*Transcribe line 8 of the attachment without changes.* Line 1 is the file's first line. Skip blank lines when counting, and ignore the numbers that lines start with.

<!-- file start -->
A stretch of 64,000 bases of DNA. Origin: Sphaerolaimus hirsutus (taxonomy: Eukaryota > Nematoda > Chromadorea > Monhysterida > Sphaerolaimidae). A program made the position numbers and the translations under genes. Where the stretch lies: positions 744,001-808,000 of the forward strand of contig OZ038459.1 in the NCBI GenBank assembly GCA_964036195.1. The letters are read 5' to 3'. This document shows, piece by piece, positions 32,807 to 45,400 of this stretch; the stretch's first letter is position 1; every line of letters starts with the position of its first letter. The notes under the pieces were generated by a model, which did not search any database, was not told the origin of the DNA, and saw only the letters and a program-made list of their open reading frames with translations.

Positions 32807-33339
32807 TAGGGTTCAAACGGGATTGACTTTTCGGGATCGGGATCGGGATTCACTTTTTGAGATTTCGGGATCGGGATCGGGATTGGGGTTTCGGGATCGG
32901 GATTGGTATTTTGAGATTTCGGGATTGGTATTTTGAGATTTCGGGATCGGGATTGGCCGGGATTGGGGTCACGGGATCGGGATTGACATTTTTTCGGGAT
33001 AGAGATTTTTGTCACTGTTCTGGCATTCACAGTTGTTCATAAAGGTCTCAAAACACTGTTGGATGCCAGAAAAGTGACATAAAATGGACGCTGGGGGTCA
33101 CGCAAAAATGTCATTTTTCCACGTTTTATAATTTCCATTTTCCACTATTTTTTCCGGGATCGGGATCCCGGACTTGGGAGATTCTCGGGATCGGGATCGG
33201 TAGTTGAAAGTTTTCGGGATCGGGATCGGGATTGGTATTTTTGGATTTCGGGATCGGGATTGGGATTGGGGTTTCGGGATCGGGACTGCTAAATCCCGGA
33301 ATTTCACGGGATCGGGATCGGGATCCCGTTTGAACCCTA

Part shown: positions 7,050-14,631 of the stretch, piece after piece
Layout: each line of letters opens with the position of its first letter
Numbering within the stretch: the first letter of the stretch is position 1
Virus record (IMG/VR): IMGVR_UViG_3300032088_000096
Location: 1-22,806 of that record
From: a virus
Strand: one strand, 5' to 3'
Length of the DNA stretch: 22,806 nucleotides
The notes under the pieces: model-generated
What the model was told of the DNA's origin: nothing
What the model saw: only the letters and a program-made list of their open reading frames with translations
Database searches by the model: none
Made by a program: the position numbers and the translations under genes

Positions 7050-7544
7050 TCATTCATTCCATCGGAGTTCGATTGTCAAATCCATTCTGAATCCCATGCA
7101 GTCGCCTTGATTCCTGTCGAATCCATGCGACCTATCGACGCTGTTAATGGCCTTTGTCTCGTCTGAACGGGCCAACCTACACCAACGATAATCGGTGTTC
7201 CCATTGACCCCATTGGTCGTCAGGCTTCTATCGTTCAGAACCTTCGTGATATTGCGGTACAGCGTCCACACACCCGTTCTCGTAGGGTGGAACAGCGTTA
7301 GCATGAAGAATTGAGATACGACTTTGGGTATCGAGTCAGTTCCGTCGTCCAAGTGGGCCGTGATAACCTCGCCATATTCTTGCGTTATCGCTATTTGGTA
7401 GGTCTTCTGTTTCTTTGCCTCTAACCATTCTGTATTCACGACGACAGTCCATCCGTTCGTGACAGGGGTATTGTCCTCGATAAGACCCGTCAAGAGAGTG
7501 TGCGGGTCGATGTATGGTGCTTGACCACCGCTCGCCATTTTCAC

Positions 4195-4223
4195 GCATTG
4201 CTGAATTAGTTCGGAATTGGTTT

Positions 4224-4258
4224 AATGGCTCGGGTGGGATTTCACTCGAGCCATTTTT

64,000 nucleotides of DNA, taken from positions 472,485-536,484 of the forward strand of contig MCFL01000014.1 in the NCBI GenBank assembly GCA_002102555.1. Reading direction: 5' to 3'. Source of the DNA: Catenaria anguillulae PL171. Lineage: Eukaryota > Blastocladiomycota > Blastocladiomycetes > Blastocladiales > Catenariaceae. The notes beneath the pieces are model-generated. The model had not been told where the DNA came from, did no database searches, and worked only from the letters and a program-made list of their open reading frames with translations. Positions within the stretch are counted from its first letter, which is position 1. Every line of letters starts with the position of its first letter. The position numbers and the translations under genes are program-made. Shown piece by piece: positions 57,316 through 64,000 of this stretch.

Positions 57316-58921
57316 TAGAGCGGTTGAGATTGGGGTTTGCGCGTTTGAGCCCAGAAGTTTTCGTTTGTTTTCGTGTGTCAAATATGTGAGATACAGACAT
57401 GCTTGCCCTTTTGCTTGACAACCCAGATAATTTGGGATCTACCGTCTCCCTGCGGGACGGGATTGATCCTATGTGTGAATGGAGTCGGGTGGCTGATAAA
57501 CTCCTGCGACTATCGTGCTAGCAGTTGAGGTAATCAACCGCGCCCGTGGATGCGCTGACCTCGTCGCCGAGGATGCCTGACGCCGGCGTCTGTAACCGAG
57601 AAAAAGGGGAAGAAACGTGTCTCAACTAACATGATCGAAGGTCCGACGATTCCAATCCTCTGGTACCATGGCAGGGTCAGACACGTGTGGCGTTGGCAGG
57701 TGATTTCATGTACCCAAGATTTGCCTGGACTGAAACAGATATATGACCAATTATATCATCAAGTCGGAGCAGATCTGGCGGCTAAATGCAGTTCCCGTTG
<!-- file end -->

33301 ATTTCACGGGATCGGGATCGGGATCCCGTTTGAACCCTA